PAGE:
Especially at the beginning, use masking films (those used for airbrush works, e.g. Friskette, or any other type) to isolate your area of work. Sometimes paints will dissolve or bleed along the edges, and this is especially visible between a dark and a light paint. Such problems can be prevented by using masking tape to cover the edge, or can be corrected by gently scraping the bleed with the edge of a razor blade or craft knife. Bleeding is also minimized by brushing from inside a color area toward the edge, rather than starting the stroke at the edge and brushing into the color area.

The belief that drybrush does not take advantage of the transparent quality of watercolor washes is incorrect. To produce mixed colors, use transparent colors in the layers on top, or apply the paint in small strokes so that the layers underneath show through. In fact, there is more color show through in drybrush than in oil painting, and a colored background can have a strong impact on the final appearance. The sequence in which the paint layers are applied should follow the simple and obvious rule — opaque colors (usually light valued colors) first and transparent colors on top. One starts with the opaque cadmium or other synthetic inorganic pigments, and ends up with the transparent colors made from synthetic organic dyes. I like cadmium yellow (PY35) as the foundation or base layer because it makes the reds, greens and browns applied on top appear brighter. Yellow ochre (PY43) is a good foundation layer for paintings of woods, barks and meadows.

The most common method is the direct application of the color on the board; but an alternate method is to remove the paint by scraping, rewetting or lifting. This is difficult with other kinds of paint but not with watercolors. You can obtain different texture effects by wetting with moist paper, fabrics, sponges or splashing a little water with a hard brush as well. Furthermore, useful textures can be created with wax crayons or other media available from any art store. The variety of effects is thus larger and the number of ways to reach a convincing effect makes painting easier and more rewarding.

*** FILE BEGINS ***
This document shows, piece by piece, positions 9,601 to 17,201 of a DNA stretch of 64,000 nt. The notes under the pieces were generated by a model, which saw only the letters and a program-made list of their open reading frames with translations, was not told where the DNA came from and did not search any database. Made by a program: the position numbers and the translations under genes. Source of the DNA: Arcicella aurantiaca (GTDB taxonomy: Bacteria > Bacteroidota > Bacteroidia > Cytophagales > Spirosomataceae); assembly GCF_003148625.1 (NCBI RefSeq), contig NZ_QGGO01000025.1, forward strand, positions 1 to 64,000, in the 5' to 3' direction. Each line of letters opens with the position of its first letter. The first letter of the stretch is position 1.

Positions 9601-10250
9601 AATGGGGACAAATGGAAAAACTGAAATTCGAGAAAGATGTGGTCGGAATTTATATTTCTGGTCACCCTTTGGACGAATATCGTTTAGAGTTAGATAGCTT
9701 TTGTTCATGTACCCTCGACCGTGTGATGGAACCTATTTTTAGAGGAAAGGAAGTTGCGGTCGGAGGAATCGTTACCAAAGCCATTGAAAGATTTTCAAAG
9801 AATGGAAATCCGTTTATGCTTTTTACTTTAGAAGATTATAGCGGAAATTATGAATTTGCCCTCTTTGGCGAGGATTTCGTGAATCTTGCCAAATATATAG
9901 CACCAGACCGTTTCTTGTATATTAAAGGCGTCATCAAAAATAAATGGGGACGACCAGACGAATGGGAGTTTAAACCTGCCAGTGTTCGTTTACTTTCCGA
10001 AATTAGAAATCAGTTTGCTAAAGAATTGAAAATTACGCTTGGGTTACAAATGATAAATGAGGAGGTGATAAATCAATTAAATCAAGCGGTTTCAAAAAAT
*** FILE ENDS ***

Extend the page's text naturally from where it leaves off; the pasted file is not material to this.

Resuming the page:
Here are some final hints. Start with simple subjects and paint at the natural size (i.e. an apple of the size of the apple). Work comfortably and relaxed. Take care of the illumination, chair and of any aspect that might you feel better. You must rely on the fact that you will be able to face any problem and overcome any difficulty. Do not be impatient: I find that a standard painting (about 25x50cm) needs 30 hrs or more of work. Drybrush is the opposite of watercolor, where speed is a desirable quality.

Finishing the Painting. The painting can be finished with a coating of a completely transparent paint to give the old flavour to furniture or other objects. The common practice to use bitumen to give an older appearance with a yellowish appearance. A higher saturation of tints can be obtained using quinacridone gold or similar very transparent laquers. The quinacridone gold hue (PY150) by Winsor & Newton works sufficiently, Maimeri quinacridone gold (still available) is somewhat greenish and I like it too, also the Winsor & Newton green gold (PY129) is very nice! They must be applied carefully with the brush towards the end of the work. They are simple to be laid down because they are very transparent.